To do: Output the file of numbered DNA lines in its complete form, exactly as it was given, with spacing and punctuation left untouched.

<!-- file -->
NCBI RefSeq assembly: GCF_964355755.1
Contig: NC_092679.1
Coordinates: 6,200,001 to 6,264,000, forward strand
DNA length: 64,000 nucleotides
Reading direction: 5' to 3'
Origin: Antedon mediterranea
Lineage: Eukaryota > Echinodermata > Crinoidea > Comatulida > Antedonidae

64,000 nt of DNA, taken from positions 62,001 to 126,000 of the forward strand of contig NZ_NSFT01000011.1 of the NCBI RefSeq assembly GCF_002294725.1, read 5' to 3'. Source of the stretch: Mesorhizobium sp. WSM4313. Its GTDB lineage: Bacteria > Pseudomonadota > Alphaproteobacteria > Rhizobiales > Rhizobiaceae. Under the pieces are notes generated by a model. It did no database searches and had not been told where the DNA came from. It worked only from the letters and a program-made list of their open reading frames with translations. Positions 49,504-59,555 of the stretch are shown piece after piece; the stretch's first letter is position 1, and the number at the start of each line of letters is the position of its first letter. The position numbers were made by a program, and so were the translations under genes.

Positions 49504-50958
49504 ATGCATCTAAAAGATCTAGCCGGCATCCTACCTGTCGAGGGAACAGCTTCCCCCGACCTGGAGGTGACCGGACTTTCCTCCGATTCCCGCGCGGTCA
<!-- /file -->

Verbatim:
NCBI RefSeq assembly: GCF_964355755.1
Contig: NC_092679.1
Coordinates: 6,200,001 to 6,264,000, forward strand
DNA length: 64,000 nucleotides
Reading direction: 5' to 3'
Origin: Antedon mediterranea
Lineage: Eukaryota > Echinodermata > Crinoidea > Comatulida > Antedonidae

64,000 nt of DNA, taken from positions 62,001 to 126,000 of the forward strand of contig NZ_NSFT01000011.1 of the NCBI RefSeq assembly GCF_002294725.1, read 5' to 3'. Source of the stretch: Mesorhizobium sp. WSM4313. Its GTDB lineage: Bacteria > Pseudomonadota > Alphaproteobacteria > Rhizobiales > Rhizobiaceae. Under the pieces are notes generated by a model. It did no database searches and had not been told where the DNA came from. It worked only from the letters and a program-made list of their open reading frames with translations. Positions 49,504-59,555 of the stretch are shown piece after piece; the stretch's first letter is position 1, and the number at the start of each line of letters is the position of its first letter. The position numbers were made by a program, and so were the translations under genes.

Positions 49504-50958
49504 ATGCATCTAAAAGATCTAGCCGGCATCCTACCTGTCGAGGGAACAGCTTCCCCCGACCTGGAGGTGACCGGACTTTCCTCCGATTCCCGCGCGGTCA